I’d rather see related adverts to the page I’m viewing than related to my previous searches. Many people use AdBlocking software which I don’t agree with as it takes revenue away from Websmasters (including myself) who rely on this income to earn a living. If I found an article interesting on a site I was visiting I would often click through a sponsored link to help give a little ‘donation’ to the web-master… a small token of appreciation if you will; If more people did this as opposed to installing AdBlocking software the internet would be a different place.
You can download Keep My Opt-Outs from the Google Webstore here:
The final plugin I’d semi-recommend is HTTPS Everywhere, this plugin will try to connect to secure pages of websites you visit if available. IE, should you visit http://www.facebook.com you’ll be redirected to https://www.facebook.com which will ensure that everything you do on Facebook will be handled by a secure and encrypted connection safe from hackers.
The reason I say ‘semi-recommend’ is because the extension isn’t perfect and is still lacking some vital features ie, whitelisting certain websites so they are not redirected to https versions of the site, as sometimes this can cause a re-direct loop and the only way to disable this is to deactivate the extension completely which can be a pain sometimes.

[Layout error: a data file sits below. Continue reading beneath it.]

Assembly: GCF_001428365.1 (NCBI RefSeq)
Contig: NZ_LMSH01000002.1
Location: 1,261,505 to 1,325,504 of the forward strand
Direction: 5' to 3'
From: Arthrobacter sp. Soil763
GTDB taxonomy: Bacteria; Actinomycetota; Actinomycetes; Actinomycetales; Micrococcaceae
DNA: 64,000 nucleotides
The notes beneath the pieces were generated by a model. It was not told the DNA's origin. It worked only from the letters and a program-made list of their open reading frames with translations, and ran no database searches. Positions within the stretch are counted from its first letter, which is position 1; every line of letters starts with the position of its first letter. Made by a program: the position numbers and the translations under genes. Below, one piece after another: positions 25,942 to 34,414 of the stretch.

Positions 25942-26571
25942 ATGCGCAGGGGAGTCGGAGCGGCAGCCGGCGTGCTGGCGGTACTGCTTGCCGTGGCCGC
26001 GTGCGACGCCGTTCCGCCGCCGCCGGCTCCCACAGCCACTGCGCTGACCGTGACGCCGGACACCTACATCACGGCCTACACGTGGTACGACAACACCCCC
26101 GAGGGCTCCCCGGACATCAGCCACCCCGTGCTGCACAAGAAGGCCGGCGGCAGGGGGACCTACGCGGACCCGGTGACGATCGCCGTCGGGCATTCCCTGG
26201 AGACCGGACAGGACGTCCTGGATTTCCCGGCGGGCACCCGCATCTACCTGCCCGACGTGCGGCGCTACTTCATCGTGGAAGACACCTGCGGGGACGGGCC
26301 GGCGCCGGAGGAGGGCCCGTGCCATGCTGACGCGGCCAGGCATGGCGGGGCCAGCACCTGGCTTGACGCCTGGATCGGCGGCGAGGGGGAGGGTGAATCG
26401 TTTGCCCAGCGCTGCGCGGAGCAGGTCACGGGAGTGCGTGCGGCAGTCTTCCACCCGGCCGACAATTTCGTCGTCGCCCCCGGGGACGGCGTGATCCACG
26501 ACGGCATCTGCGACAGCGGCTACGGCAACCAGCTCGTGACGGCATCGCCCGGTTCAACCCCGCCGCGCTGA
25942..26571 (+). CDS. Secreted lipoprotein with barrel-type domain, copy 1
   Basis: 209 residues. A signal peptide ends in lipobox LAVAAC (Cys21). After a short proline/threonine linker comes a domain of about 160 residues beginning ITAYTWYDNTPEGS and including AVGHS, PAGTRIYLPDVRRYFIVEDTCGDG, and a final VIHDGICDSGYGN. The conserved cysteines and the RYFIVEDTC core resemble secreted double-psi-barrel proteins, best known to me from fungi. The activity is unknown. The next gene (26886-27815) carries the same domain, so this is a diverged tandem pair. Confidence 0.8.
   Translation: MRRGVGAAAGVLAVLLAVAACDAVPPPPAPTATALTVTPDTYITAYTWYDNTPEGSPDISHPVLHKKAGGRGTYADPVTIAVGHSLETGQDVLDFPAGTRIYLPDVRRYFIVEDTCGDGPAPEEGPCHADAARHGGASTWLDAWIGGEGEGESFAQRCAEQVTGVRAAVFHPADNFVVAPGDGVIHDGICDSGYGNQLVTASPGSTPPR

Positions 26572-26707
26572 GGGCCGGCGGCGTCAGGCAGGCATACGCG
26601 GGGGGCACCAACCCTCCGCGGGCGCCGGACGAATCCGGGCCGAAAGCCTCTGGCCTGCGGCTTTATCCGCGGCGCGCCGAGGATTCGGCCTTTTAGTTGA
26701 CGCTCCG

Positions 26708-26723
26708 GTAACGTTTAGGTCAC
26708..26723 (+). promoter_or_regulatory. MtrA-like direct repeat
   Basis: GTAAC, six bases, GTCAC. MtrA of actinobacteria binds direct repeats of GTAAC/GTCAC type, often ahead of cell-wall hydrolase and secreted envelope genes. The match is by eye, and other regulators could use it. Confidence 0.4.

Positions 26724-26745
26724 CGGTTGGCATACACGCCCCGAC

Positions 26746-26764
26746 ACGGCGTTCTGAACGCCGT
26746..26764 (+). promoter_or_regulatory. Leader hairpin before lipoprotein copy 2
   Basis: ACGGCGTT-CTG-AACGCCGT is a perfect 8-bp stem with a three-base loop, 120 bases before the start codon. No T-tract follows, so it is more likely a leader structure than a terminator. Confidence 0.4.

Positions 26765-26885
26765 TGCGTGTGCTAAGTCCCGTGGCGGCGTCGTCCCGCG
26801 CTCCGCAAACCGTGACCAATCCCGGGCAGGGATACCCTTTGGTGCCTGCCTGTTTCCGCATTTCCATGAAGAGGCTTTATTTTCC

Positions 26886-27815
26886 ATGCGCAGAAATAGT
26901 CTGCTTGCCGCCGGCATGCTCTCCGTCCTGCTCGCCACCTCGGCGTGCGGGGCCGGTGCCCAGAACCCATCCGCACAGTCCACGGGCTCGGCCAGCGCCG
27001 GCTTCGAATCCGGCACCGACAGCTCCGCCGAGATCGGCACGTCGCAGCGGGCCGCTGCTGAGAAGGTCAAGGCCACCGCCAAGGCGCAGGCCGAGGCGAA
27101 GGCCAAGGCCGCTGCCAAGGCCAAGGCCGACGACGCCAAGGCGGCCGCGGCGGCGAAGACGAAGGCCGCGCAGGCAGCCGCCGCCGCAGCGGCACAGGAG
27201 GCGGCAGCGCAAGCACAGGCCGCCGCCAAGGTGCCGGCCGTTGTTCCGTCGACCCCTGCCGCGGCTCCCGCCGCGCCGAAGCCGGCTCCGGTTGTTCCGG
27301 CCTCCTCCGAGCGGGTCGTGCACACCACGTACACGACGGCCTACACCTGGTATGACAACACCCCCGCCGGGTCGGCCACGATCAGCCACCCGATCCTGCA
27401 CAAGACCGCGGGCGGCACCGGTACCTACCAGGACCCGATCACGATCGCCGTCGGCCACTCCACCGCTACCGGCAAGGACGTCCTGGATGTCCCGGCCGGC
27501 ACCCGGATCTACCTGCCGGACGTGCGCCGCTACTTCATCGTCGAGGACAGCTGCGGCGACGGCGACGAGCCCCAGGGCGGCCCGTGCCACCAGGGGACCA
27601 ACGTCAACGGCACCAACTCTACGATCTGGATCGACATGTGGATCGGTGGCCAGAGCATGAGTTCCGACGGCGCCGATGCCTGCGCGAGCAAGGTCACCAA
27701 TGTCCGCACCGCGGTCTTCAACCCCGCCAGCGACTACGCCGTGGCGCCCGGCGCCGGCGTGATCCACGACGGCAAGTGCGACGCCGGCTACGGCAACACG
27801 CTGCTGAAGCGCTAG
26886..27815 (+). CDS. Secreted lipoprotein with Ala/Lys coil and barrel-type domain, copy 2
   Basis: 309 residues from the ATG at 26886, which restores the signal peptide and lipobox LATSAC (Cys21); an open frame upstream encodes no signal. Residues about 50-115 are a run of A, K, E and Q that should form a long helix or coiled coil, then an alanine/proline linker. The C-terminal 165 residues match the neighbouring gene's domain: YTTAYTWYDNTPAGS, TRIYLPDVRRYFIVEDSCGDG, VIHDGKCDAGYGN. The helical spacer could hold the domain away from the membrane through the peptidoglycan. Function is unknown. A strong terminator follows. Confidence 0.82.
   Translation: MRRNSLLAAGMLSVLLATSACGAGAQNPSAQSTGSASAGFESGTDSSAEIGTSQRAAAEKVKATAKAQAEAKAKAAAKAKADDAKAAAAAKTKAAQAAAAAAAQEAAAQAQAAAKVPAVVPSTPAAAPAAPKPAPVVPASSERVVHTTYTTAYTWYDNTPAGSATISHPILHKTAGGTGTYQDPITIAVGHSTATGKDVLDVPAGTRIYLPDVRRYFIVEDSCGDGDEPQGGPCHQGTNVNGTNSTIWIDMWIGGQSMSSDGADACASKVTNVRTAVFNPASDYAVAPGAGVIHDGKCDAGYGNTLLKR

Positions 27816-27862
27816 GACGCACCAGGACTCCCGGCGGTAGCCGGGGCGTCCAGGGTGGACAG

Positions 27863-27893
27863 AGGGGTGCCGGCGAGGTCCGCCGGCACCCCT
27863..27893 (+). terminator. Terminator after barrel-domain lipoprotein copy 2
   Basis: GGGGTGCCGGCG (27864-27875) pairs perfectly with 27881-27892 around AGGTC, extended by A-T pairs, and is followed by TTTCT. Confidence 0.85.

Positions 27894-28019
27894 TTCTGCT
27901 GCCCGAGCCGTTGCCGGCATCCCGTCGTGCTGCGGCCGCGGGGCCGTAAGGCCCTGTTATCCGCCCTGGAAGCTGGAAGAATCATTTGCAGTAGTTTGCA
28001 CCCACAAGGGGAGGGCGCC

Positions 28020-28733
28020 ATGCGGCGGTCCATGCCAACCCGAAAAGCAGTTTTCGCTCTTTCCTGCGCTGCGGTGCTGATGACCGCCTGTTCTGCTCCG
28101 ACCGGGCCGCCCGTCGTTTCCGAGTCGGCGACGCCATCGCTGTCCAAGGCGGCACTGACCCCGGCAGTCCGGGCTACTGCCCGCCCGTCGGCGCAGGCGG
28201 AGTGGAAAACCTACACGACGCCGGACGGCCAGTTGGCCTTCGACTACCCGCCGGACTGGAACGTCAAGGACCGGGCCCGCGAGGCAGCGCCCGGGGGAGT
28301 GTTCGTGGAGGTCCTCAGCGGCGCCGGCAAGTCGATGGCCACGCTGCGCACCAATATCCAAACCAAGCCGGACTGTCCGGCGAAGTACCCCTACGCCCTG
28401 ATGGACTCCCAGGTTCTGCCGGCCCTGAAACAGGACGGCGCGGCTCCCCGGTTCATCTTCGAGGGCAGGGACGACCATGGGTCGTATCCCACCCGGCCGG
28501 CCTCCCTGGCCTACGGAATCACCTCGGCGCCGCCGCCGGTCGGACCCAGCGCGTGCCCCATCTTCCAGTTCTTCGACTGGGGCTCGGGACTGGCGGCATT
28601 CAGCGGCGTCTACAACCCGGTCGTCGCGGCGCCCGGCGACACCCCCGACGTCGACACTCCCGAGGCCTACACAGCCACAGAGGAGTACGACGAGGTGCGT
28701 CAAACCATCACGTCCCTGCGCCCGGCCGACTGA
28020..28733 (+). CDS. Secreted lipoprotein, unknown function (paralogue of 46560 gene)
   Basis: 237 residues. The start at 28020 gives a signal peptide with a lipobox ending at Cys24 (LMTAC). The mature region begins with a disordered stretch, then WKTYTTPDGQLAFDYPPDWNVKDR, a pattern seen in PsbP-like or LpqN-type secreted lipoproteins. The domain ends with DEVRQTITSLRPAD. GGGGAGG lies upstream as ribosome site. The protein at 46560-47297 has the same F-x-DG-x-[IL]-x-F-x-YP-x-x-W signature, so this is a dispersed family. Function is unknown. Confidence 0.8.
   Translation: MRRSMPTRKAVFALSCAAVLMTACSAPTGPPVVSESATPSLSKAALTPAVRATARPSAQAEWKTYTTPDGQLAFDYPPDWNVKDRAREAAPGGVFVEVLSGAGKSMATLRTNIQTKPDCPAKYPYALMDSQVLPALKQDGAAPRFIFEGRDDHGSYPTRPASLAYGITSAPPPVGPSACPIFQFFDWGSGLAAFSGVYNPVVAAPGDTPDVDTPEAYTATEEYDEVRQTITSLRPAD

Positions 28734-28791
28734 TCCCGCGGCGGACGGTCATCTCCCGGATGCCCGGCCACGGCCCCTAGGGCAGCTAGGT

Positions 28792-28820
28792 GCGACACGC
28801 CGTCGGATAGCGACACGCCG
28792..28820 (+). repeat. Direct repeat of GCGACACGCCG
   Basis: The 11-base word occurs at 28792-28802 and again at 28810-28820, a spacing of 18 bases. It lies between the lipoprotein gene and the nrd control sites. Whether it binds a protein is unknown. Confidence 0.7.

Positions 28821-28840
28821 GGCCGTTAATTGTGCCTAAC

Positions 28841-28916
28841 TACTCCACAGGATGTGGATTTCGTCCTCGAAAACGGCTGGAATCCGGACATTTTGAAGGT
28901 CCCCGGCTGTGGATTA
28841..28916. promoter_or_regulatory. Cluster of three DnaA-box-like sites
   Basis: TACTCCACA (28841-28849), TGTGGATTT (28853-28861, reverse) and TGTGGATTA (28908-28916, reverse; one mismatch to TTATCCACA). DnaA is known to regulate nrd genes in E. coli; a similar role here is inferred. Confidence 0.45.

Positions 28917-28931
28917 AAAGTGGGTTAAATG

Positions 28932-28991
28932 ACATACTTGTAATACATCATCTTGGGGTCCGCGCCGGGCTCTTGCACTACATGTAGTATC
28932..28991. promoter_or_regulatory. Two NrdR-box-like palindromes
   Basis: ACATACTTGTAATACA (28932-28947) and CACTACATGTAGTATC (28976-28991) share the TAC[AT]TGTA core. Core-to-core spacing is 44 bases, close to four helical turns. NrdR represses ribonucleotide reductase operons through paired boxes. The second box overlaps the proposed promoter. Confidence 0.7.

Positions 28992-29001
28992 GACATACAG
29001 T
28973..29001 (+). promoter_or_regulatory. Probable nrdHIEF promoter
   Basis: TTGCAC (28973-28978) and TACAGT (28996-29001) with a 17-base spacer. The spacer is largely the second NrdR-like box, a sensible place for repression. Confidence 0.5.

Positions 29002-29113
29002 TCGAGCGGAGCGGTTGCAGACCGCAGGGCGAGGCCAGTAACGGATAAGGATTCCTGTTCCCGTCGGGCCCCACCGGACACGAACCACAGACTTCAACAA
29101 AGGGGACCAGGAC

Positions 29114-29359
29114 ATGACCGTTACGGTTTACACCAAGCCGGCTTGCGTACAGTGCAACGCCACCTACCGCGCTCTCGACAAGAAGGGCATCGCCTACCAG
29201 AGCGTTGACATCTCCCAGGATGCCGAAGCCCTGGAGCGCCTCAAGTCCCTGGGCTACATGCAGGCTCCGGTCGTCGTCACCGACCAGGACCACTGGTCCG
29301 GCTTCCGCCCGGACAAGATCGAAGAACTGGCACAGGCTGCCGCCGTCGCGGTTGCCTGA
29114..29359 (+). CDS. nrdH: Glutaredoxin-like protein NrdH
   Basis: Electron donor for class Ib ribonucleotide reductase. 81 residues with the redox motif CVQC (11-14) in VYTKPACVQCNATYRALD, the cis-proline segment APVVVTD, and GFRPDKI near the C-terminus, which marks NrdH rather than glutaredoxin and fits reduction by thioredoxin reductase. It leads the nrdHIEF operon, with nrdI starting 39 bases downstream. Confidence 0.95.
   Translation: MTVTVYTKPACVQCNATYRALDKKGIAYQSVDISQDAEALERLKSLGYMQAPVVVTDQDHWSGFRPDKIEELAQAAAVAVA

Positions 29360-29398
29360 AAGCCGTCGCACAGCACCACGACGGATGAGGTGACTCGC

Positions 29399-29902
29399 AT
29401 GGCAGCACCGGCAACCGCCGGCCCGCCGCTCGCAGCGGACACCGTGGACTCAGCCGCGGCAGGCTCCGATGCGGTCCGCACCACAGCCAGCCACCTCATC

After scanning the reviews and comments left by other users this problem and these lack of essential features seems to affect some people more than others so maybe give it a try and if it doesn’t work you can easily uninstall it with no ill effects.
Currently 173,000 people have installed it on Chrome and it has a rating of 4.59/5.0 so can only assume that most people will have no problem using it. I personally don’t use it, but may decide to in the near future.
Oh wait, one more for you… This little gem of an extension (only 4,800 downloads) removes the tracking/referral link from Google search results so the links you click on are not tracked by Google after the initial search. I’m not sure of the real privacy purpose of this plugin but on slow internet connections in hostels I’ve found that sometimes the page hangs on the Google redirect, and after installing this little gem, that additional step is removed and I no longer suffer from that annoyance.
The plugin in called Undirect and is available from the Google Web Store here:
As a final closing note, if you wanted to remove history/last file opens etc from your recently used programs you could install a program called CCleaner from Piriform, it does a great job of clearing up your system and is highly configurable whilst remaining easy for beginners. Oh and it’s completely free!!
I hope this information will help some of you travel with a greater peace of mind that your information is safe and secure no matter where you decide to use internet!